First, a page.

Title Companies in Cape Coral, Florida
Overview of Title Insurance
What Is Title Insurance? Title insurance protects against loss or damage resulting from defects that affect the title to your home or place of business.
Why Is Title Insurance Important? Title insurance protects the investment you've made in your home or place of business. When you buy property, the previous owner conveys title to you to evidence your full legal ownership. Occasionally, a hidden defect in the title or a mistake in a prior deed, or mortgage may give someone else a legal claim against your property. If a claim is made against your property, title insurance can save you time and money.
Your title insurance protection is a permanent assurance that your ownership and use will be defended promptly against claims, at no cost to you, whether or not the claim is valid.
What is a Title Defect? A title defect is one of any number of things that could jeopardize your interest. It could be an unsatisfied mortgage, lien, judgment or other unrecorded claim against the property. It could arise through easements, use restrictions or other existing covenants, or it could be a hidden risk.
What Hidden Risks Does Title Insurance Protect Against?
- Errors in the public records such as incorrect information in deeds and mortgages regarding names, signatures and legal descriptions;
- Judgments, liens and mortgages or any other claims against the property or the seller which become the new owner's responsibility after closing, such as unpaid taxes, assessments and other debts to creditors;
- Claims to ownership by the spouse of a former owner or by the "missing heir" of a deceased owner who did not receive his share of the estate; and
- Treasurer - The treasurer receives and deposits in appropriate bank accounts all monies of the Association and disburses such funds as directed by resolution of the Board of Directors. The treasurer signs all checks of the association; is keeper of the books of account; cause an annual audit of the Association books to be made by a public accountant at the completion of each fiscal year; and prepares an annual budget and a statement of income and expenditures to be presented to the membership in compliance with the civil code, and delivers a copy of each to the Members.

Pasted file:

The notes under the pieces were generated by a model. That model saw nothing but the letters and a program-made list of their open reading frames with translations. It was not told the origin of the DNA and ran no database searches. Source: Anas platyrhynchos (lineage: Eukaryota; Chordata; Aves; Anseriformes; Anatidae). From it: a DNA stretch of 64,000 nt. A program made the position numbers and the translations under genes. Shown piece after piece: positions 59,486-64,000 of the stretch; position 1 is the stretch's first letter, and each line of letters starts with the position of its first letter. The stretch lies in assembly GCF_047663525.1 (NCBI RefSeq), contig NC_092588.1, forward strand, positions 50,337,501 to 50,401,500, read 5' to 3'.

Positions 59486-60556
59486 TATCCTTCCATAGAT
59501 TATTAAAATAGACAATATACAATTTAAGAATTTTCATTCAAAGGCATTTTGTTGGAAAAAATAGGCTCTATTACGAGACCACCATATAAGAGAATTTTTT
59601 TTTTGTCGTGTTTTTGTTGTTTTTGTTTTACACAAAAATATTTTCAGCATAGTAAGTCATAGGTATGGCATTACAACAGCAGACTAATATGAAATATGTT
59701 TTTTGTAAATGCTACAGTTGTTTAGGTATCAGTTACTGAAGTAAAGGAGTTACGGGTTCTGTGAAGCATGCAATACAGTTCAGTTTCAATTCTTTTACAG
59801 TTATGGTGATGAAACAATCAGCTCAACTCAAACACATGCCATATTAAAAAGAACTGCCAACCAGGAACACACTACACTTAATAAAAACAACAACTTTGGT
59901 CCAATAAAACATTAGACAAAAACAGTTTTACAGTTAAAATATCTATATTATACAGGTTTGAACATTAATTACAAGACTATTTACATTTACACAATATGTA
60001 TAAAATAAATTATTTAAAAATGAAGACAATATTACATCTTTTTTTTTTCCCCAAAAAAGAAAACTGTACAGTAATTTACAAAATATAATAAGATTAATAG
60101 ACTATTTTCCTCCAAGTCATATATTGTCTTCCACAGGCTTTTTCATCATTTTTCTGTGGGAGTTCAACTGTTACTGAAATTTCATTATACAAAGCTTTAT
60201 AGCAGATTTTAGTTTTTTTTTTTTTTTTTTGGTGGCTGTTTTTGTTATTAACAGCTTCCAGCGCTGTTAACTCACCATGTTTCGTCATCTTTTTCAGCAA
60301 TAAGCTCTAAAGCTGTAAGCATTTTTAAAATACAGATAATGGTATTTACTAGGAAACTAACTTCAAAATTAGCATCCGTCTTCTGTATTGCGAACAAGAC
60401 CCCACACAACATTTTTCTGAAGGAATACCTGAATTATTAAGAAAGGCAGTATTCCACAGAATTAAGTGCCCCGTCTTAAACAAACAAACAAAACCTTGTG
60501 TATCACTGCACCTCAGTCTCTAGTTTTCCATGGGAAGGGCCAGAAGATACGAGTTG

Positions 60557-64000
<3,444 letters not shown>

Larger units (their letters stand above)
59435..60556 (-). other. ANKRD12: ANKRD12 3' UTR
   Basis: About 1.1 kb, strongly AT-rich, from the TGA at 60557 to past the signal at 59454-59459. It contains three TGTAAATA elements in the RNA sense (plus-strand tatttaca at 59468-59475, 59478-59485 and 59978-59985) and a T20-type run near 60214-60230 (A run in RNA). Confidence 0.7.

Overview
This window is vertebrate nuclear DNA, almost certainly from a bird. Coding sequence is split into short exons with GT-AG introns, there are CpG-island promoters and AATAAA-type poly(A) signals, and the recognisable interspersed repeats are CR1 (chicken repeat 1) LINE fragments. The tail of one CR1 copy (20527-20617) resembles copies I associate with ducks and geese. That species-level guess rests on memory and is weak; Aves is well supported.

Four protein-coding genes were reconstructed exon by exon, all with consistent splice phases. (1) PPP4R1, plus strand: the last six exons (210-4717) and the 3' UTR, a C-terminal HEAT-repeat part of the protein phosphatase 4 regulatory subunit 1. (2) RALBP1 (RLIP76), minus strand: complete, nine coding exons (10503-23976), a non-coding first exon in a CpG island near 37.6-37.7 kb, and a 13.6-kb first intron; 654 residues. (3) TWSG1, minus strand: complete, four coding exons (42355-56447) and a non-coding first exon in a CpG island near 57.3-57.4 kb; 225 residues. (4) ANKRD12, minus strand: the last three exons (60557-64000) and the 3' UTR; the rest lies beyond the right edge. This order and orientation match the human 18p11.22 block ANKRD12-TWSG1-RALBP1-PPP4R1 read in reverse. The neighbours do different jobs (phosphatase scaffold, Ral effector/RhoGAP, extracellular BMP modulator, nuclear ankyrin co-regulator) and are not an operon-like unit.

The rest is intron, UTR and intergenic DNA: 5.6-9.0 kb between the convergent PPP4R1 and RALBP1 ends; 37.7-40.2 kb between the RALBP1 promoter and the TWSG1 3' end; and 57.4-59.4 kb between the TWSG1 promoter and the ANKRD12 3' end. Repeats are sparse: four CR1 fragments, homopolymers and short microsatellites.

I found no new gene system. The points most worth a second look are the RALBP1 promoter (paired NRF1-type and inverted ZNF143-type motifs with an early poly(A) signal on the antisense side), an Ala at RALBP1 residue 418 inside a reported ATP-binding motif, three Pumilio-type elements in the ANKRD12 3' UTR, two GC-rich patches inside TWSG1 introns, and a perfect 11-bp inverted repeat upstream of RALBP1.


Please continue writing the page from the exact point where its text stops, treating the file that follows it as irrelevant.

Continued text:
- Invalid deeds or other transfers by sellers who did not actually own the property or by previous owners who were minors or not mentally competent.
What Does Title Insurance Protect? There are two basic types of title insurance policies - one for the mortgage lender and one for the real estate owner. If a mortgage is to be placed on your new home or business, the lender will probably require you to purchase title insurance to protect its position as a holder of a mortgage loan, but this lender's title insurance policy doesn't protect the real estate owner. You need to purchase an owner's title insurance policy to protect your investment.
When is the Title Insurance Policy Issued? The owner's title insurance policy usually is issued after the deed to the buyer is delivered and recorded. The lender's title insurance policy is usually issued after the mortgage or deed of trust has been properly executed and recorded.